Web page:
Like many of you, I enjoy crafting with my kids, even more so when the craft is something we can use to decorate our home. The craft then becomes a reminder of fun time spent together, while also adding more character and beauty to our home.
The tiny piñatas, which I'm calling my Mexican-inspired take on the Martha Stewart tissue pom-pom flowers, nicely complement a lantern I bought at Chinatown recently and add a nice pop of color to what is perhaps the blandest corner of my home office.
At this point, I should come clean and confess that this project, which is really quite simple, took us several months to complete. We created the newspaper shell soon after going to the piñata-making workshop in February 2010, decorated the piñata in May 2010 and then I let the piñata sit in my office unhung for a whole year! In a burst of inspiration, I hung them up yesterday. My poor kids didn't remember the little balls were piñatas and instead called them "balloons," but were thrilled that I finally hung up their creations.
Here's how you can make your own tiny piñata:
Step 1: Blow up a balloon. Make a homemade paste using about 1/2 cup of flour mixed with about a cup of water.
Step 2: Using a small, thick paintbrush, begin gluing torn strips of paper onto the balloon.
Step 3: Cover the balloon completely except for a small hole at the top that will help you hang it or that you can use to fill up the piñata later. To make sure you've pasted enough newspaper to the balloon, hold the balloon up to the light to make sure you can't see the balloon. The more layers, the stronger the piñata will be.
Step 4: Wait two days or so for the piñata to dry completely. If you are planning to use this for an actual piñata that will be smashed open by kids, you will want to repeat the process of adding more newspaper strips to make it stronger. Otherwise, pop the balloon while holding a piece of it so you can pull it out through the hole.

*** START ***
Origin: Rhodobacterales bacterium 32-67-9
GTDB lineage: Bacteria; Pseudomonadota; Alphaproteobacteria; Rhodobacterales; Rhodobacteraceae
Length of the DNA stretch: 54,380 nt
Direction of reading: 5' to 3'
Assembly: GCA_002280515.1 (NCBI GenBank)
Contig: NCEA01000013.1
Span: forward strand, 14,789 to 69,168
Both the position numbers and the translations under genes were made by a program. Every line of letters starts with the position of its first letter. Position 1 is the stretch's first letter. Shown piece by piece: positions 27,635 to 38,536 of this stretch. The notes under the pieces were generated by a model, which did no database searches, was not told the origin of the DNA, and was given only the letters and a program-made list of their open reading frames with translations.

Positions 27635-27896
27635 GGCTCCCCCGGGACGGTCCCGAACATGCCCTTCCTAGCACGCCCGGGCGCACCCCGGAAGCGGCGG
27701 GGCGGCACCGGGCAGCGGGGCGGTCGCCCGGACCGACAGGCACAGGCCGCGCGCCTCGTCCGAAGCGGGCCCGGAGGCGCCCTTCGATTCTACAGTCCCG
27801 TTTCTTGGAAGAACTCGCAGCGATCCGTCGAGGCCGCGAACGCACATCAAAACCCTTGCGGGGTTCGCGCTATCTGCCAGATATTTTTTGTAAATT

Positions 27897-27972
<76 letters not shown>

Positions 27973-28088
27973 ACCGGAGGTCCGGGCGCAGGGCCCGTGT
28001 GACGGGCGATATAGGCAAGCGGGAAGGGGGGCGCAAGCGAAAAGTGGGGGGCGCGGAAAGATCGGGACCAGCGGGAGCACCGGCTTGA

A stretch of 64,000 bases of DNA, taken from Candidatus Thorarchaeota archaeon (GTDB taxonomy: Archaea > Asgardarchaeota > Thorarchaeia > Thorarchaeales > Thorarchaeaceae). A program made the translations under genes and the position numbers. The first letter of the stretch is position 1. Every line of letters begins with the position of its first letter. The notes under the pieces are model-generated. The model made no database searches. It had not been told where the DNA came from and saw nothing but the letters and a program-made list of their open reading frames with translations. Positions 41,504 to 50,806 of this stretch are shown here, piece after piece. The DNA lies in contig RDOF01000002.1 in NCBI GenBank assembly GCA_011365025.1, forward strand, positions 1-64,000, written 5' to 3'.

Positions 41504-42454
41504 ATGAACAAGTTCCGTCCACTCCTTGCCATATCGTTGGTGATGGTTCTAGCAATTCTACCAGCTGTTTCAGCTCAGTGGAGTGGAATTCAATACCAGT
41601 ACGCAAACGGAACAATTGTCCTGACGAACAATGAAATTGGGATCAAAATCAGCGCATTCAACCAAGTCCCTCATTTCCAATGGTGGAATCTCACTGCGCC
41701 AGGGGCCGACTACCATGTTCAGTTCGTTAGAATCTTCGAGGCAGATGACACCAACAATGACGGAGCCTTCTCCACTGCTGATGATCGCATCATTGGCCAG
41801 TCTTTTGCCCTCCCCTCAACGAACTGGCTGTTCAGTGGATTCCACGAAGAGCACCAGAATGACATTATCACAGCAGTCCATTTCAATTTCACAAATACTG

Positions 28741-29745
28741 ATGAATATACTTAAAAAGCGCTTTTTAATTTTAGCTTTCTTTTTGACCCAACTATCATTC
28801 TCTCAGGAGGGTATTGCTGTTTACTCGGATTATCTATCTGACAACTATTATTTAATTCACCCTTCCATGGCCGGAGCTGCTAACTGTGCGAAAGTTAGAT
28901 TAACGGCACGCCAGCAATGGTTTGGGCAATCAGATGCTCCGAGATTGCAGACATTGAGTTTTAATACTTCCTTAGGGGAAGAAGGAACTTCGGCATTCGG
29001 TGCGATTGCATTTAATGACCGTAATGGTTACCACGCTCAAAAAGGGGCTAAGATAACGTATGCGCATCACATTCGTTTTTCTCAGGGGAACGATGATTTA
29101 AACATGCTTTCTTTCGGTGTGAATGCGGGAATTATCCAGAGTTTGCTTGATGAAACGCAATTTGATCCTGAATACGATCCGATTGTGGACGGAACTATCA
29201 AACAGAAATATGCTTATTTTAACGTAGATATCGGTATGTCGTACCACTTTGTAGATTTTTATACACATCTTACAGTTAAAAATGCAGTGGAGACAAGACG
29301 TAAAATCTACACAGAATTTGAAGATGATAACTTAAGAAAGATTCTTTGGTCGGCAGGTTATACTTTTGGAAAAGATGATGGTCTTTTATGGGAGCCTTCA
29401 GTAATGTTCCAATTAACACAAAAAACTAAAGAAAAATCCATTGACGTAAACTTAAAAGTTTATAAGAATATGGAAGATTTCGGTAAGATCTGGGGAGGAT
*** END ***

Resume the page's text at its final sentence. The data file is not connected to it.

Step 5: Begin decorating the newspaper ball with tissue paper or any other decor of your choosing. We used tissue paper we had cut up using a circle punch, but the traditional method is to use strips of tissue as I showed you in this post.
You may wish to add more tissue paper to completely cover the newspaper, though my kids were satisfied with doing just one layer. Here are the finished piñatas, hanging in back of my desk in my home office. (Please disregard the messy desk.)
The most time-consuming part is waiting for the newspaper to dry after you've glued it on, but as you can see, the project is simple enough for kids as young as two and four years old, which is how old my kids were when they made these piñatas. It really made me so happy to do this project with my kids since I remember making my own piñatas as a girl though not for Cinco de Mayo. It may surprise you to know that, for all the hype in the United States every May 5, most people in Mexico don't celebrate the holiday at all. You can read a story about this phenomenon that the Christian Science Monitor published today here.
Nevertheless, I think making piñatas is a great project for kids any time of the year, either for a party or for decoration. The piñata can be as simple as a tiny ball like the one we made or as elaborate as your imagination wants it to be.